(Funded by the National Science Foundation)

At the nanoscale, water freezes in various ways, and not all of them are completely understood. A researcher at Yale University has focused on a particularly fast process known as contact freezing, in which a supercooled (below freezing, but unfrozen) liquid droplet in the atmosphere collides with a nucleating particle—that is, a particle that facilitates the freezing of a liquid that comes into contact with it. His team of researchers has demonstrated that the proximity of surfaces is enough to induce freezing, but it happens only when there is a liquid prone to surface freezing.

(Funded by the U.S. Department of Energy)

Physicists from the U.S. Department of Energy’s Princeton Plasma Physics Laboratory have made a discovery that could facilitate production of carbon nanotubes. The physicists produced a model showing that nanoparticle formation depends on several factors and that as the electric current transitions from low-to-high strength, the evaporation rate of the carbon atoms also transitions from low-to-high strength. This finding is important because researchers want to control the evaporation of carbon atoms at a moderate rather than rapid rate when performing experiments and creating nanoparticles for industry.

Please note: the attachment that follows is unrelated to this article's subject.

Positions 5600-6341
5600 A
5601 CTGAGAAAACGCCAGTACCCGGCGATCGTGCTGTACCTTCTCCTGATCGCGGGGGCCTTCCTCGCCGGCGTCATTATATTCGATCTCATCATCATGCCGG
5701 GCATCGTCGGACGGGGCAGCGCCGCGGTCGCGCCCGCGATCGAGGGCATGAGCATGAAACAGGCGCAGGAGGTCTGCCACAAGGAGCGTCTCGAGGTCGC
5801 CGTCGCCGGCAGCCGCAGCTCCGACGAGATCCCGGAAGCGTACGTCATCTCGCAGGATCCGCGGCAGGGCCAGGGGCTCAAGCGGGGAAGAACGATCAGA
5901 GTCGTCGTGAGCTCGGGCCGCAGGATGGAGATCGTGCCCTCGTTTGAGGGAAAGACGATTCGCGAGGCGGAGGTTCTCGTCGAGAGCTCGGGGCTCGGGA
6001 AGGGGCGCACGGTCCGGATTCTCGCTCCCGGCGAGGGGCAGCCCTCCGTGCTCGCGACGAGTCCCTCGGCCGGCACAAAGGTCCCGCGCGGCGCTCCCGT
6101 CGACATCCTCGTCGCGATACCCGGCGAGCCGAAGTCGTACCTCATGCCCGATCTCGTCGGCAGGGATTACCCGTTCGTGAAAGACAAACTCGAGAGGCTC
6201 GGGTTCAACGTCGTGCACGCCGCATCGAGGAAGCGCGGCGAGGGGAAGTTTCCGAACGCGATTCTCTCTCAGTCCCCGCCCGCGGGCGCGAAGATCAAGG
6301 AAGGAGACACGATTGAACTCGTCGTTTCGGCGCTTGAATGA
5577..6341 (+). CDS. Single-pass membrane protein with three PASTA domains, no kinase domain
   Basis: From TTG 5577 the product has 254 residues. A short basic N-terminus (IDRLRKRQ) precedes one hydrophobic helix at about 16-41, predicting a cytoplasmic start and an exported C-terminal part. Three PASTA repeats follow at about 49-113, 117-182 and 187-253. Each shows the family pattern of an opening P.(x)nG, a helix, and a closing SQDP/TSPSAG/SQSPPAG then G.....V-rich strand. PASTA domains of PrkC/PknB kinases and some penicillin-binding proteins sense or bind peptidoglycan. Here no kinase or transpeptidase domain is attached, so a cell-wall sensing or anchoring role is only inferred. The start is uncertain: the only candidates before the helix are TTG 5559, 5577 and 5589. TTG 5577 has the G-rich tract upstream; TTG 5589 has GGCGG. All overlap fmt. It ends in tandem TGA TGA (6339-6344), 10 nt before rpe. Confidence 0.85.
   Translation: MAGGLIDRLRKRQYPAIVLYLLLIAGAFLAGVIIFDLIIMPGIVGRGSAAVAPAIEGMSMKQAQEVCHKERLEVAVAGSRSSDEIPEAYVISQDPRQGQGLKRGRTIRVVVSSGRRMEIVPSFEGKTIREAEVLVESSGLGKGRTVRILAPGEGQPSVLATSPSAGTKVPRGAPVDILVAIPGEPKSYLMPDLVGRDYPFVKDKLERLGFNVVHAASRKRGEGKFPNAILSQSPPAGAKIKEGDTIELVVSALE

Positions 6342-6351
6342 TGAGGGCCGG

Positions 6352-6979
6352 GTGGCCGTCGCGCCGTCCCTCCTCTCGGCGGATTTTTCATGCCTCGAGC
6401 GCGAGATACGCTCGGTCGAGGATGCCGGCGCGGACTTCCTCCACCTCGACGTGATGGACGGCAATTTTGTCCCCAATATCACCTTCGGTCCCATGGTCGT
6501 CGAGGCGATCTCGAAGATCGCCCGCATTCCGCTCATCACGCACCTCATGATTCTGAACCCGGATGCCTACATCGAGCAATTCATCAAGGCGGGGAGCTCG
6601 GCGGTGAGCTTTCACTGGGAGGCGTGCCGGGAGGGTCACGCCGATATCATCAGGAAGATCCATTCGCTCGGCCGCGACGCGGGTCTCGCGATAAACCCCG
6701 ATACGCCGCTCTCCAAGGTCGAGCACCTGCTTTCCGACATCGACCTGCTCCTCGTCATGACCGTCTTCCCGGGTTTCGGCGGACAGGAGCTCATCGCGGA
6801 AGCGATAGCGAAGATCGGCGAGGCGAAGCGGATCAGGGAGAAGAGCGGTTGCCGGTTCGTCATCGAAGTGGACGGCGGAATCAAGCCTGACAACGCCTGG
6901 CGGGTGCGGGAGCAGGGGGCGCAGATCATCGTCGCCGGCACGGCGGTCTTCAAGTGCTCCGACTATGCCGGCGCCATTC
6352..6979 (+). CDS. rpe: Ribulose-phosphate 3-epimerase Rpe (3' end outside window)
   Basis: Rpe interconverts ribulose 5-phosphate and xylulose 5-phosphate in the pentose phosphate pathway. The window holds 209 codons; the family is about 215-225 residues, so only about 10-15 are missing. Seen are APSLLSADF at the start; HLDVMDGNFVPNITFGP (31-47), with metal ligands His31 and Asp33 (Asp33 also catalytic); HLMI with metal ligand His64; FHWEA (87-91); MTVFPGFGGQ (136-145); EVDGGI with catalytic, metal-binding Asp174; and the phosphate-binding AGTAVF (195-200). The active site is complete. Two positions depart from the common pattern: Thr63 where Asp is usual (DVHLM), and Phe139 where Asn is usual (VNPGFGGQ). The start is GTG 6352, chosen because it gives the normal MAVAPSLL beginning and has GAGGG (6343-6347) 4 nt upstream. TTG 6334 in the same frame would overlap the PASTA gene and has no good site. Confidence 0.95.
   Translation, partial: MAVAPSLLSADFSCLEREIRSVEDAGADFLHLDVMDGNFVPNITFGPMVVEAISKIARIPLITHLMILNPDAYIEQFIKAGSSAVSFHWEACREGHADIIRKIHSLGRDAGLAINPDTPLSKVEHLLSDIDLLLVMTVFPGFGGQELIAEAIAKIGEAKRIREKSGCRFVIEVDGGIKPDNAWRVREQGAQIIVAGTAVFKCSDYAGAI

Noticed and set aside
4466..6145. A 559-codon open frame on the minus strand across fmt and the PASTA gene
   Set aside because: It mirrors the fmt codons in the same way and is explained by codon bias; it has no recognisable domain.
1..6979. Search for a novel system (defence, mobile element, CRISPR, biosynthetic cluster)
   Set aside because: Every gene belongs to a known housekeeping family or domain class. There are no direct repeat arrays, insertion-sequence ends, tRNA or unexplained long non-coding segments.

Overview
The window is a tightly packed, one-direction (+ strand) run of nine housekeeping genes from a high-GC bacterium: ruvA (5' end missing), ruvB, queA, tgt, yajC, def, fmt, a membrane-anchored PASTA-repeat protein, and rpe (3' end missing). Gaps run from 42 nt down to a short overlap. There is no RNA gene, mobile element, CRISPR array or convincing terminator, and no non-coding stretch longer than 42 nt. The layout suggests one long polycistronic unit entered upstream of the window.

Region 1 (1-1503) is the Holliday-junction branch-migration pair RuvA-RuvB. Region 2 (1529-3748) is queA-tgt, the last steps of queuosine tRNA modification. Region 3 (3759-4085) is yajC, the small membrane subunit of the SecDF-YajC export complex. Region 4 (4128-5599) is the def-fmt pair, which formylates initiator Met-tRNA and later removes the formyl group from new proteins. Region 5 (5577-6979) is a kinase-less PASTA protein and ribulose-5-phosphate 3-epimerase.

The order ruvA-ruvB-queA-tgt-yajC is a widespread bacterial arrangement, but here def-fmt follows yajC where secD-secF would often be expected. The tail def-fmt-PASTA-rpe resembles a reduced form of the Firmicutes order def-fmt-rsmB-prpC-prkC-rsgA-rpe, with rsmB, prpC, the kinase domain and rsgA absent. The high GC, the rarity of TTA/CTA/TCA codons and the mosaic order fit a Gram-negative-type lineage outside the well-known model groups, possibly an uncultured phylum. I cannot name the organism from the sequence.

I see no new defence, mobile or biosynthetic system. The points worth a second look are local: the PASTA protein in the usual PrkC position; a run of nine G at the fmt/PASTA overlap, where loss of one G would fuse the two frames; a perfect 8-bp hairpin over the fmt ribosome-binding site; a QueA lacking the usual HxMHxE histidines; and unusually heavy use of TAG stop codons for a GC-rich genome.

(Funded by the U.S. Department of Energy and the National Science Foundation)

An international research team led by the University at Buffalo has developed a technique for pairing a magnet with graphene, inducing what they describe as “artificial magnetic texture” in the otherwise nonmagnetic material. This discovery could open the door to spintronic graphene devices, potentially leading to more powerful semiconductors and computers.

(Funded by the U.S. Department of Defense and the National Science Foundation)

In an effort to gauge the full potential of 2D polymers – which have a repeatable, symmetric pattern akin to "chicken wire” – researchers from the U.S. Army and Northeastern University have started to computationally design 2D polymers in the hopes that they may develop a superior alternative to conventional aramid fibers, for applications such as armor and fire-resistant clothing. Through computer simulations, the researchers compared the thermal stability of the 1D polymer Kevlar; a 2D polymer called an amide covalent organic framework, known as amCOF; and a hypothetical 2D polymer designed by the laboratory, called graphamid. The results showed that graphamid could potentially withstand temperatures as high as 700 degrees Celsius, which exceeds the limits of both Kevlar and amCOF.

(Funded by the U.S. Department of Energy)

A team led by researchers from the U.S. Department of Energy’s Lawrence Berkeley National Laboratory has captured real-time high-resolution videos of liquid structures taking shape, as nanoparticle surfactants – soap-like particles just billionths of a meter in size – jam tightly together, side by side, to form a solid-like layer at the interface between oil and water. Their findings could help researchers better optimize liquid structures to advance reconfigurable microfluidics for drug discovery and all-liquid robotics for targeted cancer drug delivery.